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World - Asia/Pacific


Beijing fights elusive Y2K bug

Brand sells software to fix the Y2K problem, but most Chinese companies can't afford overseas consultants
CNN's Rebecca MacKinnon reports 53 percent of more than 500 Chinese firms don't know how to detect year 2000 bugs.
Windows Media 28K 80K

April 1, 1999
Web posted at: 9:08 p.m. EST (0208 GMT)

In this story:

City of 10 million-plus spent under $500,000

Air executives to walk the Y2K plank


BEIJING (CNN) -- Concerned that China could take a giant leap backward on January 1, government and business officials are turning to international consultants in a desperate race against the millennium clock to bring the poorly prepared communist nation into Y2K compliance.

Paul Brand, one of a growing number of Western entrepreneurs helping China with Y2K, is discouraged by the country's progress to date.

"They approach it with vim and vigor, but it's just that they're starting too late," he says.

Another obstacle: cost. Brand offers software to fix the problem, but most Chinese companies and government offices cannot afford the overseas consulting fees.

City of 10 million-plus spent under $500,000

In China's capital, a city of more than 10 million people, the Beijing government has invested less than $500,000 in a special office to tackle the problem, a tiny fraction of what major cities in the United States pay.

The Beijing Y2K office offers free advice to any who call, but the man in charge is worried.

"We need to guarantee our water, electricity, coal, gas, traffic systems, medical services, sanitation, fire and safety. These big public services are a big problem. We've done a lot of work, but I'm still extremely nervous," Chen Xinxiang says.

Beijing is stepping up efforts to bring computers into Y2K compliance  

China's banks, stock markets and other financial institutions began first and probably will weather the millennium storm in relatively good shape.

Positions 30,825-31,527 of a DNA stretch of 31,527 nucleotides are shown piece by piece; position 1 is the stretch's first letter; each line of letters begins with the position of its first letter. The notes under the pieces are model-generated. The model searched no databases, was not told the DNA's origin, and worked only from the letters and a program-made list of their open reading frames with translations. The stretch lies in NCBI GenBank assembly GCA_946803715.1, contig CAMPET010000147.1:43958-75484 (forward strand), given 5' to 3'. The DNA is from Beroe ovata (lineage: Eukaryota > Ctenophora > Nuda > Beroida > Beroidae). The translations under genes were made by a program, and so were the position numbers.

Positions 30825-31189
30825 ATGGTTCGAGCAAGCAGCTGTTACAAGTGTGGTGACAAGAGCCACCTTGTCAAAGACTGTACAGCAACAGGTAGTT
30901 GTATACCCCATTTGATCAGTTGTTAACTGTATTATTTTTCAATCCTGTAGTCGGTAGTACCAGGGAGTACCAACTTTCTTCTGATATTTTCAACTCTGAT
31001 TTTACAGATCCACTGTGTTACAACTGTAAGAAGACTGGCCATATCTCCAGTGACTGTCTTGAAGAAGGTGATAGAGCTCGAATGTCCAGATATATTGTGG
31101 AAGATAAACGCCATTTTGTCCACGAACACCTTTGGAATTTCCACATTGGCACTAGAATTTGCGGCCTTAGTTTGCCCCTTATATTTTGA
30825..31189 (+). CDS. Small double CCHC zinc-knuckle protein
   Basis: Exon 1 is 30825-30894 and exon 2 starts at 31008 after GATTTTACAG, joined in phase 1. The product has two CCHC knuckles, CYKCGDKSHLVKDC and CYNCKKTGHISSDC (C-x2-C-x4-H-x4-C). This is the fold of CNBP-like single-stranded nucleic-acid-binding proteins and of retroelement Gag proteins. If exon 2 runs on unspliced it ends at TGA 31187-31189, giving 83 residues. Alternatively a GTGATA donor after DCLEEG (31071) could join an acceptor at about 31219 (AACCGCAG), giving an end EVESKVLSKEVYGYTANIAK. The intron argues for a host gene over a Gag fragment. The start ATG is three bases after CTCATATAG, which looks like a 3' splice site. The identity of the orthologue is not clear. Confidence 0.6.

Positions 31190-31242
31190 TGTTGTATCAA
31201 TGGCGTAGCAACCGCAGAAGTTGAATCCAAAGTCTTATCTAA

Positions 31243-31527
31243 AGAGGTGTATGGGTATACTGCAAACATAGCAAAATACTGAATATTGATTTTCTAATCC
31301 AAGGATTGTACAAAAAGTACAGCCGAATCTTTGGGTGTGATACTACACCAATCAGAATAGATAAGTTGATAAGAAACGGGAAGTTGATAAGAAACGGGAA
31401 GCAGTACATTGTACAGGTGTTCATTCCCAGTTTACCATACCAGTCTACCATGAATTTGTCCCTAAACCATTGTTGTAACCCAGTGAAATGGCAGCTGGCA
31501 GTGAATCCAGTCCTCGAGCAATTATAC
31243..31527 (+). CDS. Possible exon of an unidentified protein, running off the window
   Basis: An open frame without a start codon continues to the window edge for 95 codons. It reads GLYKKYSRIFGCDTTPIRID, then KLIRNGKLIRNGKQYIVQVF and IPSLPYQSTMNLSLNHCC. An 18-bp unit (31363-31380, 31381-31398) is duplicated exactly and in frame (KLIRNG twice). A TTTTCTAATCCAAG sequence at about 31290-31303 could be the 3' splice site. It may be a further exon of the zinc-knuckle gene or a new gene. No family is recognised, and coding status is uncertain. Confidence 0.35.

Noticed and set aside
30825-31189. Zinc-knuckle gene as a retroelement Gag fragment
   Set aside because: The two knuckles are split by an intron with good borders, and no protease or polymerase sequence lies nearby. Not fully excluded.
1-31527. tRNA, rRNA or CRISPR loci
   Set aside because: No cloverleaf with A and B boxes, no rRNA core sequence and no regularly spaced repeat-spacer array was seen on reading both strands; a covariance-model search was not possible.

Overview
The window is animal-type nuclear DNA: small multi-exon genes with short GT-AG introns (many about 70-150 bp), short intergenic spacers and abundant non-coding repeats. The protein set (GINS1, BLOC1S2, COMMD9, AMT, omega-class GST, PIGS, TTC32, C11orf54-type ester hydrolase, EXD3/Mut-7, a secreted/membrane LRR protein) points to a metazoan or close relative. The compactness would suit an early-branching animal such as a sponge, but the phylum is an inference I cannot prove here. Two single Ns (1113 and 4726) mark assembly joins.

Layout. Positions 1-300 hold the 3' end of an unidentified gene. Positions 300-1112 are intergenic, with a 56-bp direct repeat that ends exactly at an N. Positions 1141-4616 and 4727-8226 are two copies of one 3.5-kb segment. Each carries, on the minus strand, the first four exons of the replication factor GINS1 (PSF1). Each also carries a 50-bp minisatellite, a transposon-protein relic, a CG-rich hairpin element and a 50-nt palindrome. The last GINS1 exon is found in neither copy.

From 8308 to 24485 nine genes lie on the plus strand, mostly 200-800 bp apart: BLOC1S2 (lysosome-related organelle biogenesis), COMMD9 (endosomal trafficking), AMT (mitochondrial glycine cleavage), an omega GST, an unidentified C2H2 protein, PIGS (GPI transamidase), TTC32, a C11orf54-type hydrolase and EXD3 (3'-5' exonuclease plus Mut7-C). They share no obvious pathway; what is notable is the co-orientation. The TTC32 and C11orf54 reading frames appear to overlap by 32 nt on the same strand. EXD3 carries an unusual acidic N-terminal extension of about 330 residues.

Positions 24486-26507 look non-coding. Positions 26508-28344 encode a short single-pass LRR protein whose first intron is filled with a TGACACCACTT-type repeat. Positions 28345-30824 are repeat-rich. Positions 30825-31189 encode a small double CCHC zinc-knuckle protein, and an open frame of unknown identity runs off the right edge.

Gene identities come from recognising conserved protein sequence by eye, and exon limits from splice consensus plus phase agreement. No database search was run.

Nonetheless, hundreds of millions of dollars are needed to complete reprogramming in key industries, reports the Beijing Morning Post.

Officials doubt that important government ministries -- as well as many smaller agencies that receive little support -- can meet an October deadline for fixing their systems.

Air executives to walk the Y2K plank

One government agency has come up with a forceful incentive to fix the problem: The civilian aviation authority is requiring airline executives to fly on New Year's Day.

What will happen to the remainder of the economy and the country remains a mystery. A February survey of 512 firms found 53 percent don't even know how to detect their Year 2000 bugs.

To raise awareness, the country is boosting its media campaigns, seminars and training sessions. But most of the success in beating the millennium bug may come from luck, or more specifically, China's low-tech agrarian culture.

Few Chinese use computers. Two-thirds of them still live on farms. And many small businesses file their accounts the old-fashioned way -- with an abacus.

Beijing Bureau Chief Rebecca MacKinnon contributed to this report.

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Getting the mail through Y2K
March 27, 1999

The Year 2000 Information Center
Special Committee on the Year 2000 Technology Problem
General Accounting Office: Year 2000 Computing Crisis: GAO Reports, etc.
US Dept. of State: China Home Page
Chinese Embassy Home Page
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